Less than a week to go until my fully-booked 2015 Wild Light Photography Tour of the Outer Hebrides begins. Although we are not scheduled to see a supermoon whilst we are there this year, we are based as usual at the high quality Harris Hotel in Tarbert, perfectly situated for exploring the wonderful Islands of Harris, Lewis, Scalpay and North Uist. Each time I visit the Islands new places emerge that I have previously not discovered. The changing light and moods of these incredibly varied landscapes and seascapes are a deep well of inspiration and the 2014 supermoon was an amazing bonus. I cannot wait to return once again.
During my Wild Light Tour in 2014, our time on the Islands coincided with the supermoon and the obvious location to witness this phenomenon was at the Callanish standing stones. The moon rose around 10pm and as it climbed higher, it became larger and brighter than any moon I had ever seen before. By 11pm, it seemed as if night had turned into day as the intensity of the moonlight cast long shadows from the stones. I stood and watched in awe as night turned to day from the intensity of the moonlight and waited patiently until the moon rose just high enough to rest on the point of one of the stones nearest to me. It was surprising so see just how rapidly the moon followed it’s pre-determined path and a long exposure would have rendered the moon’s shape as an elyptical or oval. The advantage of using the Nikon D810 was that I could increase the iso setting in order to use a reasonably fast shutter speed and maintain the normal shape of the moon. I eventually had to stop taking photographs as my camera, lenses and filters were becoming soaked with the heavy dew, in fact everything was wet through with condensation running off my camera and tripod! It really was an amazing evening, one of those that would be almost impossible to repeat.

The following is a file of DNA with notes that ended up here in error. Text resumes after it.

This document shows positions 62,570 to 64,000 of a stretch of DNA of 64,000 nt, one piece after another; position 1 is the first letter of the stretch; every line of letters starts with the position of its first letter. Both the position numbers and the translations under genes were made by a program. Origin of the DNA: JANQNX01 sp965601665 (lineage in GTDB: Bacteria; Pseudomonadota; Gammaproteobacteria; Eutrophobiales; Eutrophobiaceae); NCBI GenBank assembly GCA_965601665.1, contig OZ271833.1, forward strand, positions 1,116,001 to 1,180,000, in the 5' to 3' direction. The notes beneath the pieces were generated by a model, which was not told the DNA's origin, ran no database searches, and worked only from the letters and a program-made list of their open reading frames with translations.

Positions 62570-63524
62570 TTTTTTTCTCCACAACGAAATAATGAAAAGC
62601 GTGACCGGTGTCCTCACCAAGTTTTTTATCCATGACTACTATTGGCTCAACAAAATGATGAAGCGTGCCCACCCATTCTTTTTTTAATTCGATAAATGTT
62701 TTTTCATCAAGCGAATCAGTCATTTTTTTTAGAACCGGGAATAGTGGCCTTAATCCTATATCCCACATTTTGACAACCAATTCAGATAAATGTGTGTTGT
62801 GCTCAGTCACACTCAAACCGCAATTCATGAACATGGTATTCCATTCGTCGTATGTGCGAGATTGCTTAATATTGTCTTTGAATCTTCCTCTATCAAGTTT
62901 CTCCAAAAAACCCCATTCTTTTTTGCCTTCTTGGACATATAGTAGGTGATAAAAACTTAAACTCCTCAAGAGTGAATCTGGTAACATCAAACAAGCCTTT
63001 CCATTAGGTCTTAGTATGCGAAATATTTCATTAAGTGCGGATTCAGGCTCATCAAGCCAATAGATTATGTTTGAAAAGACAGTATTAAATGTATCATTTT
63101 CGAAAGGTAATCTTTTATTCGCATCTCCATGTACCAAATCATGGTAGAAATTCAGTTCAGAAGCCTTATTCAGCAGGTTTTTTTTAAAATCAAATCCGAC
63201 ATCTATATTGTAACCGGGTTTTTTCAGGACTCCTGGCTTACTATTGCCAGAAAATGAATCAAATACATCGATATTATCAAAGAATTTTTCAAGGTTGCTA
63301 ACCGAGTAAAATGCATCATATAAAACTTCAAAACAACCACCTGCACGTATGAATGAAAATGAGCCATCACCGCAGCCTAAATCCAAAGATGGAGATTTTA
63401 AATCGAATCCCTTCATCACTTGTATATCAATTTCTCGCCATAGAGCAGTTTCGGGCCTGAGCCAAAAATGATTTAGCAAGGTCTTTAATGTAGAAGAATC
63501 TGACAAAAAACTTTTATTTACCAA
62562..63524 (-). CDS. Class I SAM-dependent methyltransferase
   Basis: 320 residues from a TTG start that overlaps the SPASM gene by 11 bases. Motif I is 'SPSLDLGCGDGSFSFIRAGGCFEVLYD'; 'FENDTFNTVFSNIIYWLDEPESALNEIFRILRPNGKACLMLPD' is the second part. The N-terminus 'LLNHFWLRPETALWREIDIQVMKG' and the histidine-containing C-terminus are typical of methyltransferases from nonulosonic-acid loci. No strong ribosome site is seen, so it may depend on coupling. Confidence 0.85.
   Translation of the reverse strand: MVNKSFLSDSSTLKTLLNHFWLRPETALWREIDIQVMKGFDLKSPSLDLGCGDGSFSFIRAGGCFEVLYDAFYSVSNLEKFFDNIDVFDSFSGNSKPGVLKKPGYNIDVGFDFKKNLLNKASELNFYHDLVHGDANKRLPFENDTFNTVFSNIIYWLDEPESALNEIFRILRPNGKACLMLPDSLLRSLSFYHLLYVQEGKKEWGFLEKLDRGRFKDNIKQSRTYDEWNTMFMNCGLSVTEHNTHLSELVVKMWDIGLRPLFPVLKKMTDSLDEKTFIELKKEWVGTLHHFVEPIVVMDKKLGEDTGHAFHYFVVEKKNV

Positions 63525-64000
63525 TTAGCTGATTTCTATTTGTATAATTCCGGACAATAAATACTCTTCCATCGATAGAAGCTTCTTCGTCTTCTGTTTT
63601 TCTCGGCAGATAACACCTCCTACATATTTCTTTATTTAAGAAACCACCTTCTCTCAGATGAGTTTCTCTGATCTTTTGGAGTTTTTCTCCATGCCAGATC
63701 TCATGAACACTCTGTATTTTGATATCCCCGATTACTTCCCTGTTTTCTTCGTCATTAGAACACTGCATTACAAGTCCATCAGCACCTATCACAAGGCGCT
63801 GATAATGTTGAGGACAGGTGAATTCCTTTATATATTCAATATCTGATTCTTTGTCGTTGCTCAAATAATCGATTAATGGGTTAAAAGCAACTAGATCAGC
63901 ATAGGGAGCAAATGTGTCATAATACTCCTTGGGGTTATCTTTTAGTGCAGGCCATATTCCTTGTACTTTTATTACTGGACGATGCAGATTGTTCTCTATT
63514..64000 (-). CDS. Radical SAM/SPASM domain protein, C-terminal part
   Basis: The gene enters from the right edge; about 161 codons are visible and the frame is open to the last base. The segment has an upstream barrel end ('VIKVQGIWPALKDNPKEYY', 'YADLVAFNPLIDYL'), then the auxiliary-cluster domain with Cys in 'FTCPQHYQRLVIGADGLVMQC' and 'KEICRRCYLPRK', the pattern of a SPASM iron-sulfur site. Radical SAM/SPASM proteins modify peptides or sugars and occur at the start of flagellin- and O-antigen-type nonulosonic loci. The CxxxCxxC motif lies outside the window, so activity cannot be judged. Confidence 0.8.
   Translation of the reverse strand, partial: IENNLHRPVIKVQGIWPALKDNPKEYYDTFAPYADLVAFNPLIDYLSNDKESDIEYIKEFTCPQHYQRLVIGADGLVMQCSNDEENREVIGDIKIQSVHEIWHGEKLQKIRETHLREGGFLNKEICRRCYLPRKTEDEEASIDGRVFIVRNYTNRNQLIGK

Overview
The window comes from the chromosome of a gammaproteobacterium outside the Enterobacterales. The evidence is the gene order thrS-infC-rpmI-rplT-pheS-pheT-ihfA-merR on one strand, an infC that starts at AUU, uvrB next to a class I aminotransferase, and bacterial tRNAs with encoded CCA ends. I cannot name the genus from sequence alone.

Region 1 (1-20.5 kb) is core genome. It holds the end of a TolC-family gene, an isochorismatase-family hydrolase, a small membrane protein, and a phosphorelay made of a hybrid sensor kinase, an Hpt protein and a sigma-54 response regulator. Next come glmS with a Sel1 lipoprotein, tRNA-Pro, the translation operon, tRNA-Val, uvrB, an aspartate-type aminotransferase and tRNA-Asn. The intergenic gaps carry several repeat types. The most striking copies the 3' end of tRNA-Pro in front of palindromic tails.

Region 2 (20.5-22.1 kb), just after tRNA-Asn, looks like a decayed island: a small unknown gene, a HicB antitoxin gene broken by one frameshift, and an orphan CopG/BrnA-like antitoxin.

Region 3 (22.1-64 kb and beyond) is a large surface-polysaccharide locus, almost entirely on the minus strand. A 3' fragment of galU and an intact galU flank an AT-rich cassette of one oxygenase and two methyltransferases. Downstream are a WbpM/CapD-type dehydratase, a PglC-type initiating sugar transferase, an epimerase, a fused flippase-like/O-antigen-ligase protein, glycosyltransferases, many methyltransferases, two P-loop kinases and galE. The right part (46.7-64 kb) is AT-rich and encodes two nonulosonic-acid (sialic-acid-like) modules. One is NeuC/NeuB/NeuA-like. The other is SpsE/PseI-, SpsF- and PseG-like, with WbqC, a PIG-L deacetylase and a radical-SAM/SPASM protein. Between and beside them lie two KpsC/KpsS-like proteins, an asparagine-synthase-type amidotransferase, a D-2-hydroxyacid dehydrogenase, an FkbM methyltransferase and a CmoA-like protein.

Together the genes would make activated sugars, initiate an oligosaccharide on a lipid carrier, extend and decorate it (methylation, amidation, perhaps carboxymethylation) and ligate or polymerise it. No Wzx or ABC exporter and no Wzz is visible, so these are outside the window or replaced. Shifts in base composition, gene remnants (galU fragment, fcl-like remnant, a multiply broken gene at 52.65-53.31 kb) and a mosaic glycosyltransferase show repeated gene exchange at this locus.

Supermoon at Callanish, Isle of Lewis
Nikon D810, 24mm f1.4G